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Abigail Arrington
Now, perhaps the proprietor of said system considers creating your own necessity a marketing scheme, but consumers not likely to be amused.
Irony: When the alarm system that allegedly monitors for fires is the cause of one.
It's only Monday, but by relevant indicators, the world is already mad. Most weeks, we make it to Wednesday before that happens. :-/
For folks still upset re: #HobbyLobby: 4 reasons the Supreme Court contraception ruling means less than you think ti.me/1lsp4a0
And, in other news, I am left to wonder... Why doesn't GM just recall all of their cars and get it over with?
But, in terms of the "War on Women" (very much ongoing), I think our bigger fight is to challenge the "studies" which denounce needed tests.
So, the outlying question is how far does the association b/w individual and an entity have to go for the entity to assume their soul?
Now, mind you, I don't like the idea that corporations can be "persons" in this or other contexts, but there is established law on that.
Also, it seems HHS missed one of the most compelling arguments that might've changed the outcome, which was challenging the sincere belief.
From a legal perspective, that made it very difficult for HHS to show other types of corporations could not have the same protections.
One of the biggest hurdles govt faced in defending the ACA regulations is that HHS had already carved out exceptions for non-profit corps.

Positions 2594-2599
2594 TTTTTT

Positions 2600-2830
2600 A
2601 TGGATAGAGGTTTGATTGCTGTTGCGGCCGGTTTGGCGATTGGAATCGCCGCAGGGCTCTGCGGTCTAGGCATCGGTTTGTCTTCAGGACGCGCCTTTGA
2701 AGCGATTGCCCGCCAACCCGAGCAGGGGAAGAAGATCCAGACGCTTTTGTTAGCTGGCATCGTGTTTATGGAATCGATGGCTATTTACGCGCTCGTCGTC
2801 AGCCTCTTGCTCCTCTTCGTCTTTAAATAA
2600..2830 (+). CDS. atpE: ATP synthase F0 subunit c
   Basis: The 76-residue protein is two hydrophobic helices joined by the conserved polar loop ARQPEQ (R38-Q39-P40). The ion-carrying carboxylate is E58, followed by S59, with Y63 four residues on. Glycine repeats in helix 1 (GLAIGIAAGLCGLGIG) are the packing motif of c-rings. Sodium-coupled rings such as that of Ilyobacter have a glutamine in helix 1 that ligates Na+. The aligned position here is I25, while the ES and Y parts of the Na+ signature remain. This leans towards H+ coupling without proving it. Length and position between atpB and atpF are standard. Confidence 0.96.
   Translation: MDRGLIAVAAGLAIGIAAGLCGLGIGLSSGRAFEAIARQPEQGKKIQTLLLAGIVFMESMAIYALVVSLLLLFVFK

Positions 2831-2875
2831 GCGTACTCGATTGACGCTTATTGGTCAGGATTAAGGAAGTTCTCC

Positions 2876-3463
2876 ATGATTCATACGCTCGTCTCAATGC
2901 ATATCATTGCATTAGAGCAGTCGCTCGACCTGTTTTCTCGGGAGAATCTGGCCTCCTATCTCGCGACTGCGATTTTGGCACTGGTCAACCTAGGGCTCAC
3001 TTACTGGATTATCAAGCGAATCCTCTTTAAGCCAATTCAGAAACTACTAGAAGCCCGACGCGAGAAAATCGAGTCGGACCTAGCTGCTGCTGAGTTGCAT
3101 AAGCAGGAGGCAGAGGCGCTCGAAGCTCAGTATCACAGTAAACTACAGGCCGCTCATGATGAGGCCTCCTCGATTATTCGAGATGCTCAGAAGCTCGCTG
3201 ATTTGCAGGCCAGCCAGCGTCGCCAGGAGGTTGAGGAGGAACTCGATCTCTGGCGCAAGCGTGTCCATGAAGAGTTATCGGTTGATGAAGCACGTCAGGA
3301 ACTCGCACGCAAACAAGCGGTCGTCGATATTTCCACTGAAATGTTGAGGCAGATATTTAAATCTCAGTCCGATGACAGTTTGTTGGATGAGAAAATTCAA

To bring some clarity to the #HobbyLobby ruling, thought I'd outline a few things that bear emphasis and explanation --->
I very much like Ginsburg, but disagree that Court opened can of worms. Rather, I think Hobby Lobby did. Just give it time. ;)
So I'm guessing Hobby Lobby will be divesting itself of all sponsored benefits that support contraception, including 401k mutual funds.
And, if they ain't putting their money where their mouth (er I mean faith) is, they don't get past go. Should be challenged on that front.
So basically, Hobby Lobby could under SCOTUS decision opt out of contraception mandate, but to do so will require proof of religious belief.
The litigator in me, loves that retweeted article b/c it opens a whole new side to the argument. Standing can be challenged at any time.
'Hobby Lobby Invested In Numerous Abortion And Contraception Products While Claiming Religious Objection' forbes.com/sites/rickunga…
Retweeted by Abigail Arrington
Found myself singing that after someone said they thought I am crazy. To which I replied, "Which of my little voices are you?" :)
Name that tune: Yesterday's over my shoulder, so I can't look backward too long... :)
Seems to me the Zuck should have at least bought those folks dinner before he zucked 'em. :-/
Also, not a surprise and why I do not "Like" ---> Facebook prompts outrage with experiment on users on.wsj.com/1x24cim via @WSJ
I say that as someone who's totally been a broke college student digging for change stuck in between the car seat. :-/
And, let's be real, birth control pills are $4 at Walmart or free at some clinics so they are accessible.
Which means, if a Dr. prescribes birth control hormones for med. reason should be covered, if contraception only, same as any elective med.